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A Guide To The Top Lou Gehrig Baseball Cards

lou gehrig baseball card

Lou Gehrig is one of the great vintage names from the game’s storied history. From his workmanlike consecutive game streak to his unparalleled excellence to the tragic end of his career.

Like his life and career, his cards are iconic and have been popular with collectors for nearly a century.

But who was Lou Gehrig? What are the details of his career and legacy? And what are the top Lou Gehrig baseball cards worth chasing?

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Who is Lou Gehrig?

Lou Gehrig is, quite simply, one of the most iconic players in the history of the game. Batman to Babe Ruth’s Superman, Gehrig was part of some of the great Yankees teams of the 1920s and 1930s.

Gehrig was a product of New York City and played his college ball at Columbia.  After a couple of short stints with the Yankees at ages 19 and 20 in 1923 and 1924, Gehrig took hold of first base at Yankee Stadium in a way nobody had seen before.

On June 1, 1925, Gehrig got the start at 1st base. He’d not miss another Yankees game until May 2, 1939, a staggering 2,130 consecutive games. The streak would remain the longest in baseball history until it was broken by Cal Ripken Jr. 59 years later.

Gehrig wasn’t just consistent, but he was also spectacular. For his career, he hit .340/.447/.632, good for an OPS of 1.080 and a 179 OPS+. He hit 493 home runs and drove in 1,995 runs. He was worth 113.7 WAR in his career, the highest mark among 1st baseman in history.

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Gehrig was a two-time MVP (on a team with Babe Ruth), won a hitting triple crown, a batting title, and was an All-Star 7 times. He also was a 7-time World Champion during the Yankees’ first dynasty.

Lou Gehrig’s career numbers may have been even loftier, but unfortunately, it was not to be. Gehrig put up a strong 1938 season at age 35, but clearly wasn’t right over the 2nd half of the season.

He came back for the start of the 1939 season but struggled mightily in limited time in April. On May 2nd, he removed himself from the lineup before the game, ending his record consecutive game streak. He’d never play another game.

Gehrig was diagnosed with Amyotrophic lateral sclerosis (ALS), a rare neuromuscular disease that became known as Lou Gehrig’s disease in the popular consciousness.

Lou Gehrig’s Legacy and Lou Gehrig Day

Lou Gehrig played his final game on April 30, 1939, at 35 years old. It was quickly evident that his illness would end his career and potentially his life. On July 4, 1939, the New York Yankees held Lou Gehrig Day at Yankee Stadium.

On that day, Lou Gehrig got one more moment in the sun and gave his famous “Luckiest Man Alive” speech. Gehrig’s story and the famous speech are recreated in the film “Pride of the Yankees,” with Gary Cooper playing Gehrig.

Lou Gehrig passed away on June 2nd, 1941, at the tender age of 37 years old. He was elected to the Baseball Hall of Fame that same year as part of a special election, with the usual 5-year waiting period waived.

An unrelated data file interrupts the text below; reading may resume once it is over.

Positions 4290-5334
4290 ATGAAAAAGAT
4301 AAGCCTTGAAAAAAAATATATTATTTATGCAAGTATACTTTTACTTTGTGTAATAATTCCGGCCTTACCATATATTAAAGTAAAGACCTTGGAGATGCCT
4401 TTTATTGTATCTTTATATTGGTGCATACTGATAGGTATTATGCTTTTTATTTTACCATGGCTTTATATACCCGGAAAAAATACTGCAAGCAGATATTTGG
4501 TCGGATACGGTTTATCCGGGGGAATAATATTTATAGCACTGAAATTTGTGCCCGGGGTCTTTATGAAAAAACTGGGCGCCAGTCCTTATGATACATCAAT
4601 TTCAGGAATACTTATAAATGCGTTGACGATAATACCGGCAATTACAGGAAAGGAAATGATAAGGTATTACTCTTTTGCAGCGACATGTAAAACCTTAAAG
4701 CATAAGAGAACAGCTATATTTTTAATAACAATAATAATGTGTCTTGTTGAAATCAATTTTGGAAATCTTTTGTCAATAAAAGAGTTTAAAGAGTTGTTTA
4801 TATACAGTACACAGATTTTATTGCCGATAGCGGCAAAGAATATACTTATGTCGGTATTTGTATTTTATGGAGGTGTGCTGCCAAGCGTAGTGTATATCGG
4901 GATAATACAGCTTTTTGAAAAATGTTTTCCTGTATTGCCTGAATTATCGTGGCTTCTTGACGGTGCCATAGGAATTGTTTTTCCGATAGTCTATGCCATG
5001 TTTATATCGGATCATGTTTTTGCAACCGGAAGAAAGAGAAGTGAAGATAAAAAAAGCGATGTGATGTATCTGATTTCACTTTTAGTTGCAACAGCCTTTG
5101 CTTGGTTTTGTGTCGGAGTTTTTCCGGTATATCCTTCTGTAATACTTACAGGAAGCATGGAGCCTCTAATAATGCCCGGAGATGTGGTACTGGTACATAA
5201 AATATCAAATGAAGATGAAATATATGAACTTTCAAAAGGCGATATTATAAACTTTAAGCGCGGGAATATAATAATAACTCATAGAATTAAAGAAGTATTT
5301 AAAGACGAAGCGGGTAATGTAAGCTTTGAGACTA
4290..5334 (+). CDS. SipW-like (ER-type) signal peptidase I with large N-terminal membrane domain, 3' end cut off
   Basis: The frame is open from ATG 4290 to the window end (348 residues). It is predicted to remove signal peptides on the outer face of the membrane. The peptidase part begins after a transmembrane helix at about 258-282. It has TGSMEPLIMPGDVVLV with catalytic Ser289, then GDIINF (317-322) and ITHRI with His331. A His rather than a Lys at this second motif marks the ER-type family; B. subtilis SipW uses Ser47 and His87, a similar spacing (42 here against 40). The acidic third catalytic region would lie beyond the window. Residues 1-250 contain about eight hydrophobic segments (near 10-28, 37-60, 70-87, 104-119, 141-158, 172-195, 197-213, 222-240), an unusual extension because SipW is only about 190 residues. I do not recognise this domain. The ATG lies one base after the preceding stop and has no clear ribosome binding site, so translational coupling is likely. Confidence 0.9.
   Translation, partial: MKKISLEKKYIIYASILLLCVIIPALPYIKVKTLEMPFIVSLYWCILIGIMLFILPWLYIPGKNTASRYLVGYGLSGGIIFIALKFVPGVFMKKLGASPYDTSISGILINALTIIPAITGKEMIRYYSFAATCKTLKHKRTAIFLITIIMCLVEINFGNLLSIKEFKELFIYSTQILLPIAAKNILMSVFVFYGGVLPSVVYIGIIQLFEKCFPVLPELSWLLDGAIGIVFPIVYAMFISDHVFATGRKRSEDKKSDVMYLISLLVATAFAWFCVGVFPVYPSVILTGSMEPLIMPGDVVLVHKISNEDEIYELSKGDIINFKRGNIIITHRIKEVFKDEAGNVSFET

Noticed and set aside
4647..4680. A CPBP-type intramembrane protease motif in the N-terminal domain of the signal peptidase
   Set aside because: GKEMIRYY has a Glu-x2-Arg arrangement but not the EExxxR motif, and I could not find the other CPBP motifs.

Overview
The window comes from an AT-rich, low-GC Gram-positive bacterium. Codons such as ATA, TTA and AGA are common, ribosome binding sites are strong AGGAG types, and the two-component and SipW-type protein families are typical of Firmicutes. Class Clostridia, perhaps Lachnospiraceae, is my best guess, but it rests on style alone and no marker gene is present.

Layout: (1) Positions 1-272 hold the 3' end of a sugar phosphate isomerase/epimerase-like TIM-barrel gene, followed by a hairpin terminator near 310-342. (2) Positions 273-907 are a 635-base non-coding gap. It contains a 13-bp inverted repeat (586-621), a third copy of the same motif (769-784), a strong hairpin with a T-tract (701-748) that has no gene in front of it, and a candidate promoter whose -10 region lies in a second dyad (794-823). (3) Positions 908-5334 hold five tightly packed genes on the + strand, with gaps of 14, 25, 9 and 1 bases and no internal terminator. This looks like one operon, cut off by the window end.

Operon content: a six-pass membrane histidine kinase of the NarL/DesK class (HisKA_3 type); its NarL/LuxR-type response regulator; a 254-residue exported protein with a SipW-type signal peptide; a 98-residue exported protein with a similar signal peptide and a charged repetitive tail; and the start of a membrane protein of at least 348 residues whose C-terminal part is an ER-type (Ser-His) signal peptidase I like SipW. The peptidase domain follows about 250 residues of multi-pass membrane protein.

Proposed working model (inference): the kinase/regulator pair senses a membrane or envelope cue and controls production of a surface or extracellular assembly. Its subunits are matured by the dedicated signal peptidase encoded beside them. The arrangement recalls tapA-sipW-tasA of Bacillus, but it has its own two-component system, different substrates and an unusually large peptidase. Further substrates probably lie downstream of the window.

Since 2021, Lou Gehrig Day has been celebrated by MLB on June 2nd, the anniversary of Gehrig’s death in 1941 at only 39 years old. In addition to honoring the memory of Lou Gehrig, the day raises awareness and funding for research related to Amyotrophic lateral sclerosis (ALS), the disease that took Gehrig’s life.

You can visit the Lou Gehrig Day at MLB.com to learn more or donate to this worthy cause.

The fact that to this day, over 80 years after Lou Gehrig passed away, the disease that took is life is still referred to as “Lou Gehrig’s Disease” is both a testament to the rarity of the disease and Gehrig’s fame and enduring popularity in the popular consciousness.

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The Top Lou Gehrig Baseball Cards

Lou Gehrig Baseball Cards

According to the Trading Card Database (TCDB.com), Lou Gehrig has appeared on a total of 5,151 cards. Of those, a scant 73 were released in during Gehrig’s lifetime.

The long history of Gehrig appearing in cards in the decades since is a testament to his status as an all-time great and collector favorite. In 2023 alone, Gehrig appeared on 164 cards, more than double what he appeared on during his lifetime.

The good news is that all those Gehrig cards mean there’s a Gehrig card for every taste and every budget. Are you able to swim in the deep end of the hobby pool and love vintage? Some of the Gehrig cards on our list below may be for you.

If you like vintage cards but aren’t in the market for cards from Gehrig’s playing days, plenty of cards produced after his playing days are now decades old and tough enough in their own right.

These include cards like the 1960 Fleer Baseball Greats, 1960 Nu-Cards Baseball Hi-Lites, 1980 Cramer Baseball Legends, and many more.

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Junk wax enthusiasts will enjoy the affordable fun of Gehrig appearances in 1987 Hygrade All-Time Greats, 1989 Swell Baseball Greats, 1991 Conlon Collection, and many others.

And for ultra-modern collectors, there are cut signatures, game-used relics, and levels upon levels of colorful parallels to chase.

The top Lou Gehrig baseball cards

So, there’s a Lou Gehrig card for every taste and every budget. But let’s look at some of the iconic, vintage cards of Gehrig that were released during his playing career.

These are old school, with many being very hard to find, and when they can be found, they go for top dollar even in low grades. In some cases, recent comps are tough to come by.

Another note: while we are giving prices for graded copies, note that with pre-war vintage the range within a grade can be significant, and collectors will pay a premium for a card with better eye appeal.

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1928 Yuengling’s Ice Cream Lou Gehrig #26

Yuengling is the longest-operating brewery in the United States, but back in 1928, during Prohibition, they had pivoted to making ice cream to stay in business.